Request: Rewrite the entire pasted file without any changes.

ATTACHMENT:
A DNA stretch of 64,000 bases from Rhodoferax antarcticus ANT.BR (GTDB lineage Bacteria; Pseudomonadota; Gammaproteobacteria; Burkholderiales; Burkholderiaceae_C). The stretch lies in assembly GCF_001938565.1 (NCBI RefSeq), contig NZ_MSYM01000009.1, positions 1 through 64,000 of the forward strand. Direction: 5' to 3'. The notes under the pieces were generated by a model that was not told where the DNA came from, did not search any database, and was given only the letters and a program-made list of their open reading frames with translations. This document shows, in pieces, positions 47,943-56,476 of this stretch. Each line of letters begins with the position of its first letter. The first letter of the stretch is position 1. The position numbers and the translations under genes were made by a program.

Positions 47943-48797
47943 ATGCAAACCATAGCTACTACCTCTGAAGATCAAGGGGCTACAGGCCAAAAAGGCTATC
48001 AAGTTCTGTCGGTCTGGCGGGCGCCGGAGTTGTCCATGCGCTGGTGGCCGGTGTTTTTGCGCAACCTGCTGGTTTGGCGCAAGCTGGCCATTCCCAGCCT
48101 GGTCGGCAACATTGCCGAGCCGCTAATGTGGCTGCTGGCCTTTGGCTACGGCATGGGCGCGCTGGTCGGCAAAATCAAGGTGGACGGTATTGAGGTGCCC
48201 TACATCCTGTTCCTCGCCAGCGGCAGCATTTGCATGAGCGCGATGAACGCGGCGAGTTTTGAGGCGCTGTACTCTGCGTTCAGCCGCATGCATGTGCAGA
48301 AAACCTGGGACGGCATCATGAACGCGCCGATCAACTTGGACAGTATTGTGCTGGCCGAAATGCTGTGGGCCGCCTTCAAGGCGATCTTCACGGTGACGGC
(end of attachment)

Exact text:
A DNA stretch of 64,000 bases from Rhodoferax antarcticus ANT.BR (GTDB lineage Bacteria; Pseudomonadota; Gammaproteobacteria; Burkholderiales; Burkholderiaceae_C). The stretch lies in assembly GCF_001938565.1 (NCBI RefSeq), contig NZ_MSYM01000009.1, positions 1 through 64,000 of the forward strand. Direction: 5' to 3'. The notes under the pieces were generated by a model that was not told where the DNA came from, did not search any database, and was given only the letters and a program-made list of their open reading frames with translations. This document shows, in pieces, positions 47,943-56,476 of this stretch. Each line of letters begins with the position of its first letter. The first letter of the stretch is position 1. The position numbers and the translations under genes were made by a program.

Positions 47943-48797
47943 ATGCAAACCATAGCTACTACCTCTGAAGATCAAGGGGCTACAGGCCAAAAAGGCTATC
48001 AAGTTCTGTCGGTCTGGCGGGCGCCGGAGTTGTCCATGCGCTGGTGGCCGGTGTTTTTGCGCAACCTGCTGGTTTGGCGCAAGCTGGCCATTCCCAGCCT
48101 GGTCGGCAACATTGCCGAGCCGCTAATGTGGCTGCTGGCCTTTGGCTACGGCATGGGCGCGCTGGTCGGCAAAATCAAGGTGGACGGTATTGAGGTGCCC
48201 TACATCCTGTTCCTCGCCAGCGGCAGCATTTGCATGAGCGCGATGAACGCGGCGAGTTTTGAGGCGCTGTACTCTGCGTTCAGCCGCATGCATGTGCAGA
48301 AAACCTGGGACGGCATCATGAACGCGCCGATCAACTTGGACAGTATTGTGCTGGCCGAAATGCTGTGGGCCGCCTTCAAGGCGATCTTCACGGTGACGGC